Constitution of Chile

From Wikipedia, the free encyclopedia
Jump to: navigation, search
Coat of arms of Chile.svg
This article is part of a series on the
politics and government of

The current Political Constitution of the Republic of Chile, approved by Chilean voters in a controversial plebiscite on September 11, 1980, under the military dictatorship of Augusto Pinochet, partially effective March 11, 1981, fully effective 11 March 1990 and amended considerably on August 17, 1989 (via referendum) and on September 22, 2005 (legislatively), and also in 1991, 1994, 1997, 1999, 2000, 2001, 2003, 2007, 2008, 2009 and 2010, replaced the earlier constitution of 1925. It is Chile's eighth constitution.[1] In its original permanent dispositions, it gave the President of the Republic a large amount of power; however, some of these dispositions, such as the power of dissolving the Lower Chamber of Congress and serving eight-year terms with possibility of reelection, were modified or eliminated after 1990, when the country regained its democracy and the Congress was reestablished. It created some new institutions, such as the Constitutional Tribunal and the controversial National Security Council (COSENA).

This Constitution established, in its transitory articles, the full itinerary of the transition to democracy. So, a road was detailed from the former military government, with Augusto Pinochet as President of the Republic, and the Legislative Power of the Military Junta (formed by the heads of the navy, air force, National Police, and a representative of the army, the head of the Army being president of the republic), to a civil one, with a time frame of eight years, during which the Legislative Power would still be the Military Junta. It set the first eight-year presidential term for Pinochet, with a plebiscite in the eighth year, in which only one candidate, nominated by the Junta, would be accepted or not. The candidate chosen by the Junta was Pinochet himself. The steps to follow in the case of a triumph of the "yes" or the "no" option, which won, were clearly delineated in the 1980 Constitution. So the transition to democracy took place in a peaceful and constitutional way in March 11, 1990, when President Pinochet handed over the Executive power to President Elect Patricio Aylwin.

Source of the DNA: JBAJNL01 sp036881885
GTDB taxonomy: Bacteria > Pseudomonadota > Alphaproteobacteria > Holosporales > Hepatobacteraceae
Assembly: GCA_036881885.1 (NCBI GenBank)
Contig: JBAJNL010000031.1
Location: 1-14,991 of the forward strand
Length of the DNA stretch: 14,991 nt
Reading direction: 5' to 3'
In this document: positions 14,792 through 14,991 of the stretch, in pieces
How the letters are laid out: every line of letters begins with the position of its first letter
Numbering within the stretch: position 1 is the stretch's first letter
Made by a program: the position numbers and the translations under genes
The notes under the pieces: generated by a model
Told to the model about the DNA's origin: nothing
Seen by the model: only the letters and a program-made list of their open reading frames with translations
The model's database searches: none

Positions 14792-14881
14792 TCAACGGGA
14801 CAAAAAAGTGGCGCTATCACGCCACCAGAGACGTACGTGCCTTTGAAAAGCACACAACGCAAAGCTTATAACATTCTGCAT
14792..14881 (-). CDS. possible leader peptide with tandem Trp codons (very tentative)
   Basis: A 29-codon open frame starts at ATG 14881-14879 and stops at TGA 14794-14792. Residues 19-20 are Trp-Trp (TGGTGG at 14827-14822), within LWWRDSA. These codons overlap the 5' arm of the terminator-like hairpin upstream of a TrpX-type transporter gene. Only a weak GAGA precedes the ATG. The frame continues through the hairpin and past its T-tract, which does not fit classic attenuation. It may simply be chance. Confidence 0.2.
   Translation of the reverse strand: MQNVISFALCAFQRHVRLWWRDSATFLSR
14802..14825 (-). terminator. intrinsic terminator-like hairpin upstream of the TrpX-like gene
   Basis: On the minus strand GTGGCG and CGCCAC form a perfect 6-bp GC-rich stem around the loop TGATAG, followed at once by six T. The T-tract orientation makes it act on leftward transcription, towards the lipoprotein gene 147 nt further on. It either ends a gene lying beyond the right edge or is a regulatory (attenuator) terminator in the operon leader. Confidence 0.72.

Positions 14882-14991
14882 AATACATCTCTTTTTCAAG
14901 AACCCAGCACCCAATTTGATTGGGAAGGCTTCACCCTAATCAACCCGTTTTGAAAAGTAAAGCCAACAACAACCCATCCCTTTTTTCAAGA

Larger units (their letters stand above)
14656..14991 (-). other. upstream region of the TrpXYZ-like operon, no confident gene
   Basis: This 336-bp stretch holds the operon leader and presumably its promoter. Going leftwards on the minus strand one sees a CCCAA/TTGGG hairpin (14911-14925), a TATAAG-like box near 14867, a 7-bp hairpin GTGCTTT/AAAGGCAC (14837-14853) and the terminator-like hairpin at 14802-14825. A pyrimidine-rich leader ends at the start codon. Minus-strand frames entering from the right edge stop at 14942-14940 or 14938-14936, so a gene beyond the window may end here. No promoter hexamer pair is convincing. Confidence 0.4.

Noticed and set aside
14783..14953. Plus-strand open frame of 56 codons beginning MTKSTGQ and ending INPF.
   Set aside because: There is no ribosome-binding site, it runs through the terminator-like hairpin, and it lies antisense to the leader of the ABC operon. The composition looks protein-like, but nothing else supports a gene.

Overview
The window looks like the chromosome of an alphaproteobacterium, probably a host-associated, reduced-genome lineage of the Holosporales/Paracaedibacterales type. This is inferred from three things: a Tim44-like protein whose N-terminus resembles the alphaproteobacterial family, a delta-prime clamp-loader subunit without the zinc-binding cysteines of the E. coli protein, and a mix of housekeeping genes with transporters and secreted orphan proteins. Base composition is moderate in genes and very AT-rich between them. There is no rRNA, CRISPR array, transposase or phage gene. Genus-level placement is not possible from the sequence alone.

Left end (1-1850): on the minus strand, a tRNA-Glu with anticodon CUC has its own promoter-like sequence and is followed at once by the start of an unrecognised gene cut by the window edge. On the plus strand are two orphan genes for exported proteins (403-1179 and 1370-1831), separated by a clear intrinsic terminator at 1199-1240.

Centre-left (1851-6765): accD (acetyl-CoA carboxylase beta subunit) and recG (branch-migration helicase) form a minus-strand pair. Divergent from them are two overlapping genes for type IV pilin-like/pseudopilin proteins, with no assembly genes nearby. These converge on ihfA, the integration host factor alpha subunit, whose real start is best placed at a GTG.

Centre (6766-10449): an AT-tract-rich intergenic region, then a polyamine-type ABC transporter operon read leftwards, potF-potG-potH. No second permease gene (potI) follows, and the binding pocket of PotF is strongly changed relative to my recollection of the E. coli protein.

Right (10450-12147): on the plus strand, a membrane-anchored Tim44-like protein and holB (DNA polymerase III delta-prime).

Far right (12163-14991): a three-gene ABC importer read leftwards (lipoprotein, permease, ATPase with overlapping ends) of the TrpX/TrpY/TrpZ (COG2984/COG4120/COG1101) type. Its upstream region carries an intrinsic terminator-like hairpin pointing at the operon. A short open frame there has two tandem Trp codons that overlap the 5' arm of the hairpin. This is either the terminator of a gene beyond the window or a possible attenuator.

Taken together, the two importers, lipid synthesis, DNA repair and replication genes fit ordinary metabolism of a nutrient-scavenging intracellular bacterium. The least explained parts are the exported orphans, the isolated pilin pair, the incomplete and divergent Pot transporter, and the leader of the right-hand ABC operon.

After the plebiscite, several modifications to the Constitution were agreed and subjected to referendum, among them a simplification on the mechanism of future modification.

In 2005, over 50 reforms were approved, which eliminated some of the remaining undemocratic areas of the text, such as the existence of non-elected Senators (appointed senators, or senators for life) and the inability of the President to remove the Commander in Chief of the Armed Forces. These reforms led the President to controversially declare Chile's transition to democracy as complete. However, the anti-terrorist measures of it remained in force.

Political Constitution of the Republic of Chile of 1980


According to law professor, Camel Cazor Aliste, the Constitution of 1980 has problems of legitimacy stemming from two facts: First, the writing commission was not representative of the political spectra of Chile. Its members were hand-picked by the dictatorship of Pinochet and deliberately excluded opponents of the regime. Secondly, the constitution "approval" was achieved through the controversial and tightly government-controlled referendum of 1980.[2]

Timeline of Constitutions[edit]

See also[edit]


  1. ^ "Chronology". Constitute. Retrieved 22 April 2015. 
  2. ^ Cazor Aliste, Camel (2000). "Democracia y constitucion en Chile". Revista de Derecho (Austral University of Chile) IX: 25–34. Retrieved 30 April 2015. 

External links[edit]